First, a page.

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Brett Mangel

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Can a volunteer-based-system ease our governments burden of providing social welfare?

Here's an abridged quote from Robert Kennedy to begin:

"Our gross national product ... counts air pollution and cigarette advertising, and ambulances to clear our highways of carnage... It counts napalm and the cost of a nuclear warhead, and armored cars for police who fight riots in our streets.

"Yet [it] does not allow for the health of our children, the quality of their education, or the joy of their play. It does not include the beauty of our poetry or the strength of our marriages; the intelligence of our public debate or the integrity of our public officials... it measures everything, in short, except that which makes life worthwhile."

The goal of an economy is to make sure everyone is productive and receives the goods they need. Suppose the role of money is purely to verify that those we are providing goods for have done their productive duty, proven by the $X they have to spend on your goods. Then why can't we develop an additional system of verifying that someone has been productive in their actions?

By adopting a volunteer based service that delivers basic social goods, can we verify that people are being productive and give them basic services in return? Thus helping eliminate poverty, hunger and homelessness in exchange for volunteering for the social good and easing the stress on our nearly bankrupt governments. By having volunteers run local farmers markets and community feeds, help in hospitals, or mentor children we could do a lot of good.
Our world seems to be shifting towards one of abundance; if we only need 2% of our workers to grow food, we should be able to easily feed us all if we all chip in

As doing good becomes a habit, one expected by all our neighbors, kindness would ideally become a way of life, and our children would grow up this way.

I'll end with another Rob Kennedy quote as it seems fitting:
Let us dedicate ourselves to what the Greeks wrote so many years ago: to tame the savageness of man and make gentle the life of this wor

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  • Sep 22 2012: I think it is a thin line between volunteering and slavery. What i wonder about is, why something that seems to be needed by many is not paid, and if, just with like you say "basic goods". Why keep people on the ground? If we (the society) pay billions over billions for private banks, this seems not to be a problem of money.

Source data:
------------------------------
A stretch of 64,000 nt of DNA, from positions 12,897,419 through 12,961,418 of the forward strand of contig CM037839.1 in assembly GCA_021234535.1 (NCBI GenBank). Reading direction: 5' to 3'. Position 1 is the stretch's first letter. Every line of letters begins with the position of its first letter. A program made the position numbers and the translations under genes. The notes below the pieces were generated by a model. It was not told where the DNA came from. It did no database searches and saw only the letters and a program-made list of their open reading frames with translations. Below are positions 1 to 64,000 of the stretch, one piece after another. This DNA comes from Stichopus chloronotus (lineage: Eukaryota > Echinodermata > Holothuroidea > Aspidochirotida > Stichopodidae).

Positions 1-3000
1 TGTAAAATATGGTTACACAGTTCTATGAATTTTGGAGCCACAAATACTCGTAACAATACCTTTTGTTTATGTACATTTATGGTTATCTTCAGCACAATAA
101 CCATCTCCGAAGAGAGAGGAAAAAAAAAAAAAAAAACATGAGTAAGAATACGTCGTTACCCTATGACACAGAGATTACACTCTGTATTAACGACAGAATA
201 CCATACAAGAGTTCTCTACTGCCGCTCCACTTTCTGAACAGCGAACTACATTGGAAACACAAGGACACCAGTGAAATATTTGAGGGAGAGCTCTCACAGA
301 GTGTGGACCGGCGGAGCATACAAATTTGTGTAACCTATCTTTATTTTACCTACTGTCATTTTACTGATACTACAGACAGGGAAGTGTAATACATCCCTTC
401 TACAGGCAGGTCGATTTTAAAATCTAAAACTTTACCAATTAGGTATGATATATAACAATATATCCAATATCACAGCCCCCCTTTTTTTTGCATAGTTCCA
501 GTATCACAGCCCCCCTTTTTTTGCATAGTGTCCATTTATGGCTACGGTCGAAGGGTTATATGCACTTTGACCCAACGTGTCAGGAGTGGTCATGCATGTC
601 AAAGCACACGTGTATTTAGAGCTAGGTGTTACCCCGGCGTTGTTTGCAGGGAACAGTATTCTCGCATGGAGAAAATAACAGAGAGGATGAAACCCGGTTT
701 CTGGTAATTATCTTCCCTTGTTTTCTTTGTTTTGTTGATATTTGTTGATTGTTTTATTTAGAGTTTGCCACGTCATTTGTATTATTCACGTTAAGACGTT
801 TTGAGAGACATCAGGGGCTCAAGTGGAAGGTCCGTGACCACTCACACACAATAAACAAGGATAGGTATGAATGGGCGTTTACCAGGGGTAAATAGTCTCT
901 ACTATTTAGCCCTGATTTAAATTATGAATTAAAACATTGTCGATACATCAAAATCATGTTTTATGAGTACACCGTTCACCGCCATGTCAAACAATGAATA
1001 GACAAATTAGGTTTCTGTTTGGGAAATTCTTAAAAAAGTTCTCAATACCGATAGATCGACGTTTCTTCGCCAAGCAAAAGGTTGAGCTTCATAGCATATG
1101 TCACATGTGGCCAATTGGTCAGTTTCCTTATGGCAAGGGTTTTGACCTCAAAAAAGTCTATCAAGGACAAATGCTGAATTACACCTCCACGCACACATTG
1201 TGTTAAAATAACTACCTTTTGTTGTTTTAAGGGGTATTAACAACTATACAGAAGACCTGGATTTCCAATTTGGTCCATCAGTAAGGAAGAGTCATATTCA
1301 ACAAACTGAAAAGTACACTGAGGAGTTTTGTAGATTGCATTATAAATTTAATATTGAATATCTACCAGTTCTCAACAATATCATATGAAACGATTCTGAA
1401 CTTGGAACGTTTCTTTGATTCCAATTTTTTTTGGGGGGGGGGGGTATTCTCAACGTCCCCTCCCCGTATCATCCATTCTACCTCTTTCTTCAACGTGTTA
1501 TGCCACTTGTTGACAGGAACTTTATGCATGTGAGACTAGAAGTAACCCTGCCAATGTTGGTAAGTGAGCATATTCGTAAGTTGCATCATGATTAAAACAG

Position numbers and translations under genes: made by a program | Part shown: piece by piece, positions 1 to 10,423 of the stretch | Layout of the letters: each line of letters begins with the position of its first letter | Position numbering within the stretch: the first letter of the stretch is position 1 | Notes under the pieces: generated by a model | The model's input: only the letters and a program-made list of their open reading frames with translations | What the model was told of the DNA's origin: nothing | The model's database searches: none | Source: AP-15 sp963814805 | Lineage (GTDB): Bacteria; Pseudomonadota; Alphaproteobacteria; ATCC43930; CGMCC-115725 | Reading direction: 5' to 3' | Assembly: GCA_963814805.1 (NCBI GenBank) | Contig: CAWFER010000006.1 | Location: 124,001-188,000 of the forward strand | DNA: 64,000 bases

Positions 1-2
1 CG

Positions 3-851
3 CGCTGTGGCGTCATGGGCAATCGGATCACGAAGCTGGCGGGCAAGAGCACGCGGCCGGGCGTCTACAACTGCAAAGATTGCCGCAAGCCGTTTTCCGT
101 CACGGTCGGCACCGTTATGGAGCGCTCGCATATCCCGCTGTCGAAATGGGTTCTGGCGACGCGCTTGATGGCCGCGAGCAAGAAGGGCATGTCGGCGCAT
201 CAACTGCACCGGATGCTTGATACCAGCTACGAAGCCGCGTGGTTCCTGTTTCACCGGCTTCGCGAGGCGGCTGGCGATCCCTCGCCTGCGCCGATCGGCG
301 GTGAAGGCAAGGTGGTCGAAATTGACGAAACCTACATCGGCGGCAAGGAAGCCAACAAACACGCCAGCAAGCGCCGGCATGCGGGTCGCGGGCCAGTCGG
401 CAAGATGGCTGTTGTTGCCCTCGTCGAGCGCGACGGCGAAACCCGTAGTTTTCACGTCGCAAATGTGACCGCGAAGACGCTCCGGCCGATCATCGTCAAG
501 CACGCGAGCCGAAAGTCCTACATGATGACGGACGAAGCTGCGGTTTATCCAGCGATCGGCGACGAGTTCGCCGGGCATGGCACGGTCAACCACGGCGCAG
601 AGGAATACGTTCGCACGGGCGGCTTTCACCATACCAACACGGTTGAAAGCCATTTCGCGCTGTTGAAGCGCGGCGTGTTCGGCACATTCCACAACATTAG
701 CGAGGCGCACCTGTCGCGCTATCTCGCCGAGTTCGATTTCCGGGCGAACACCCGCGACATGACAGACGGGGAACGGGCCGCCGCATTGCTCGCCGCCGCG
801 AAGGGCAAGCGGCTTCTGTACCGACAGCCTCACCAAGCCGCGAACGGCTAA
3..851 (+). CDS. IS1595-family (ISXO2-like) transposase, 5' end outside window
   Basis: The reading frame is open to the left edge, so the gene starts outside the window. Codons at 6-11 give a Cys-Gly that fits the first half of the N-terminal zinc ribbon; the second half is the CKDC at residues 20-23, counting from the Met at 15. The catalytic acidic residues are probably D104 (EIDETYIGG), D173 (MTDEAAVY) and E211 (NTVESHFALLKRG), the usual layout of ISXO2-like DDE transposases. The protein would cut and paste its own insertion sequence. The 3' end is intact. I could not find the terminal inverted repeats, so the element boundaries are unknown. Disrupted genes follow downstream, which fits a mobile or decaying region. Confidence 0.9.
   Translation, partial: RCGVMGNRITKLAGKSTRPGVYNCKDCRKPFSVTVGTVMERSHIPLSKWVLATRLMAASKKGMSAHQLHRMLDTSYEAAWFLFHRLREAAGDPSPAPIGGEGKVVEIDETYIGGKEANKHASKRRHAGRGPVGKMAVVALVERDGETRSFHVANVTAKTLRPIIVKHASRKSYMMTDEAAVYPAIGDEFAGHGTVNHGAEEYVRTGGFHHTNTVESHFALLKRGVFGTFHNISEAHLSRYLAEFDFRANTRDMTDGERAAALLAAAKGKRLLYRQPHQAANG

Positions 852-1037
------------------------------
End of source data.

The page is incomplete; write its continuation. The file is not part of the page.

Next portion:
I do not think that there is a financial need for volunteering. And, why is there a government needed, if the core of a state is run by volunteers? Things you list is the core element of a states legitimacy, if he can't provide this or does not want to provide this, then why do you pay taxes anymore and follow the governments law?
    • Sep 22 2012: I was thinking volunteers could provide more locally based services, helping ease up on food stamps, welfare, possibly healthcare and community projects as well as prepare for disasters on a local level, hopefully increasing sustainability, while our governments would still be in place to deal with issues of law and order, large scale projects, national defense, foreign policy, and the like.

      I have heard recently about volunteers working to reclaim their cities after it has gone through bankruptcy and services like garbage, road and park maintenance were shut down.

      As for the slavery concern, that is a valid concern I share but would hope to have it be an opt in system where it simply was inconvenient to not be involved, whether through financial incentives or for social reasons. Just as not having a Facebook can be inconvenient when meeting people who assume everyone has one. Thanks for the reply!
      • Sep 23 2012: That still does not address the real problem, which is outsourcing of meaningful employment.

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